Your laptop should be protected with whole-disk encryption – no exceptions. Stolen and lost laptops are one of the leading causes of data breaches. Many of the newer laptops have built-in whole-disk encryption. To state the obvious, make sure you enable the encryption, or your data won't be protected. Also, encryption may be used in conjunction with biometric access. As an example, our laptops require a fingerprint swipe at power on. Failure at that point leaves the computer hard drive fully encrypted.
Backup media are also a huge source of data leaks – they too should be encrypted. If you use an online backup service (which means you're storing your data in the cloud), make sure the data is encrypted in both transit and storage – and that employees of the backup vendor have no access to decrypt keys.
Thumb drives, which are easy to lose, should be encrypted – and you may want to log activity on USB ports. It is common for employees to lift data via a thumb drive. Without logging, you cannot prove exactly what they copied.
Keep your server in a locked rack in a locked closet or room. Physical security is essential.
Most smartphones write some amount of data to the phone. For example, even opening a client document may write it to the phone whether or not you save the document. The iPhone is particularly data rich. Make sure you have a PIN for your phone – this is a fundamental protection. Don't use "swiping" to protect your phone. Thieves can discern the swipe the vast majority of time due to the oils from your fingers. Also, make sure that you can wipe the data remotely if you lose your phone.
Solos and small firms should use a single integrated product to deal with spam, viruses. and malware. We recommend using Kaspersky Internet Security 2012, which contains firewall, anti-virus, anti-spyware, rootkit detection, anti-spam, and much more. For larger firms, we are fans of Trend Micro.
Set up wireless networks with the proper security. First and foremost, encryption should be enabled on the wireless device. Whether using Wired Equivalent Privacy (WEP) 128-bit or Wi-Fi Protected Access (WPA) encryption, make sure that all communications are secure. WEP is a weaker layer and can be cracked. The only wireless encryption standards that have not been cracked (yet) are WPA with the AES (Advanced Encryption Standard) or WPA2.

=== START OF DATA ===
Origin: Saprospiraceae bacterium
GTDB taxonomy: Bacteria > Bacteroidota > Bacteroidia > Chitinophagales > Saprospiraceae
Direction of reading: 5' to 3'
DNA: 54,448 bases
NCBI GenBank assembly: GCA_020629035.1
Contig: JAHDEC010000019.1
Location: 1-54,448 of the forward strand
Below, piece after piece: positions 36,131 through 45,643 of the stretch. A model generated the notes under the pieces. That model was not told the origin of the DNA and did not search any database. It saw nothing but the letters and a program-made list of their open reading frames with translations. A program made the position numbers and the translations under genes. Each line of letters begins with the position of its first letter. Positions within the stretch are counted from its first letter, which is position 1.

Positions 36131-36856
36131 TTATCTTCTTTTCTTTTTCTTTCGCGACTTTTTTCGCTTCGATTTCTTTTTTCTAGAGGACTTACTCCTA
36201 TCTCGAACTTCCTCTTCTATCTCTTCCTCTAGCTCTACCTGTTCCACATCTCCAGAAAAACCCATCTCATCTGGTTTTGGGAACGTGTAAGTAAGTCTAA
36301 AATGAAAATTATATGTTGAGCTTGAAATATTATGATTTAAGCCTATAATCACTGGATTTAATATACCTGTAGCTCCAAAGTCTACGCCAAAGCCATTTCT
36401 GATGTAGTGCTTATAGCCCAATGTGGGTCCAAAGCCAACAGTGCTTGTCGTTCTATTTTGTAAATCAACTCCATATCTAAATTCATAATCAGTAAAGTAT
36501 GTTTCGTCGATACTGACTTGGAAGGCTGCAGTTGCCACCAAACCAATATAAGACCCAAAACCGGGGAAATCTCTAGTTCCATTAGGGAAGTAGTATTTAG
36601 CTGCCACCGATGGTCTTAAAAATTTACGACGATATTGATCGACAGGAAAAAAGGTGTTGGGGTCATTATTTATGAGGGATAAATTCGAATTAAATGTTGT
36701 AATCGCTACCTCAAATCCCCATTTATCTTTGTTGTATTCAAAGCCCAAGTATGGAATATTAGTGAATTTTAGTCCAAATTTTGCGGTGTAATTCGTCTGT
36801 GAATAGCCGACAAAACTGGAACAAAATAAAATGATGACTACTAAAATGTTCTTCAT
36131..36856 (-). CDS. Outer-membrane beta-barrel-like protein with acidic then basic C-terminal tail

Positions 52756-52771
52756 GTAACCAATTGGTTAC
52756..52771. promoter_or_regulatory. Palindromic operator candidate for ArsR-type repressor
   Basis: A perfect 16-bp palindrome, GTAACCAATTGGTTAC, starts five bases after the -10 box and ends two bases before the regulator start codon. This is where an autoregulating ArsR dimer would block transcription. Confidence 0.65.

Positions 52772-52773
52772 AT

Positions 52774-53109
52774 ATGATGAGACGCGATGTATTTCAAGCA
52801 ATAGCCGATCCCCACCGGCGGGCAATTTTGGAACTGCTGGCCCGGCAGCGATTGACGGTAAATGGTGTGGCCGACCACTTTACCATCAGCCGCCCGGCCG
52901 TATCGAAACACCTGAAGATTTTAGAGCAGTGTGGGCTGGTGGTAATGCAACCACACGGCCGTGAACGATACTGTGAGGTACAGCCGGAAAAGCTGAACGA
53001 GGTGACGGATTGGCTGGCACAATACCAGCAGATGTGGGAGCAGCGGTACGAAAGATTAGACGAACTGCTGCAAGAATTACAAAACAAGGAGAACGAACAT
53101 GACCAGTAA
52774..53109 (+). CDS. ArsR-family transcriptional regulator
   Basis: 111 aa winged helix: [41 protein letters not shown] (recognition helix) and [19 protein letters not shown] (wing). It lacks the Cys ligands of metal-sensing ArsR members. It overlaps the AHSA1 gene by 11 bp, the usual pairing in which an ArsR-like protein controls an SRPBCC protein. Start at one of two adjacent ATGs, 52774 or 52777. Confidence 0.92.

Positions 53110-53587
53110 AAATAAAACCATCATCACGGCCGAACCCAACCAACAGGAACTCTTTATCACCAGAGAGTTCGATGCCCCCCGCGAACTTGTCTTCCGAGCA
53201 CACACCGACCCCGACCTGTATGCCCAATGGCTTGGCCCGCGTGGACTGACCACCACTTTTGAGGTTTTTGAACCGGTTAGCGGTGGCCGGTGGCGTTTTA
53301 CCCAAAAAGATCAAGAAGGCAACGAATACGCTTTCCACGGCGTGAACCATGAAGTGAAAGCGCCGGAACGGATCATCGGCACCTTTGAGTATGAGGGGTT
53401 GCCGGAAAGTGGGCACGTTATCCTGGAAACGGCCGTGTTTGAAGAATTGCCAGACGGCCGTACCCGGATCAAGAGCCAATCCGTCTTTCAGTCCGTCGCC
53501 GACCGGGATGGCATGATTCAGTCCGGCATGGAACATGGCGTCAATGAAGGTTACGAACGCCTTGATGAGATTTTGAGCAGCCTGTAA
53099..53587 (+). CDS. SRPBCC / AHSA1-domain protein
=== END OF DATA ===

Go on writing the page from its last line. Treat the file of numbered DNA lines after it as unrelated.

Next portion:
Make sure all critical patches are applied. This may be the job of your IT provider – too often, this is not done.
If software has gone out of support, its security may be in jeopardy. Upgrade to a supported version to ensure that it is secure.
Control access. Does your secretary need access to Quickbooks? Probably not. This is just another invitation to a breach.
If you terminate an employee, make sure you cut all possible access (including remote access) to your network immediately and cancel the employee's ID. Do not let the former employee have access to a computer to download personal files without a trusted escort.
Using cloud providers for software applications is fine, provided that you made reasonable inquiry into their security. Read the terms of service carefully and check your state for an ethics opinion on this subject. (Please see the accompanying sidebar for related articles.)
Be wary of social media applications that are now being invaded by cybercriminals. Giving another application access to your credentials for Facebook, as an example, could result in your account being hijacked. And even though Facebook now sends all hyperlinks through Websense first (a vast improvement), be wary of clicking on them.
Consider whether you need cyberinsurance to protect against the possible consequences of a breach. Most insurance policies do not cover the cost of investigating a breach, taking remedial steps, or notifying those who are affected.
Have a social media and an incident response policy. Let your employees know how to use social media as safely as possible – and if an incident happens, it is helpful to have a plan of action in place.
Dispose of anything that holds data, including a digital copier, securely. For computers, you can use a free product like DBAN to securely wipe the data.
Make sure all computers require screen-saver passwords and that passwords are required after a reasonable period of inactivity.
Use wireless hot spots with great care. Do not enter any credit card information or login credentials prior to seeing the "https:" in the URL.
For remote access, use a Virtual Private Network (VPN) or other encrypted connection.
Do not give your user ID and password to anybody. This includes your secretary and even the IT support personnel.
More Online ...
Best practice recommends that you change your password frequently and that you don’t use the same password for every website. In this video, available with the Oct. 3, 2012 issue of WisBar InsideTrack, Nerino Petro, State Bar practice management advisor, discusses passwords, password security, and ways to keep your passwords safe online.
None of these safeguards is hard to implement. Unfortunately, even if you implement them all, new dangers will arise tomorrow. The name of the game in information security is "constant vigilance."
For more information about lawyers' professional duties to protect client information, see "Guard Clients' Personal Information" elsewhere in this issue.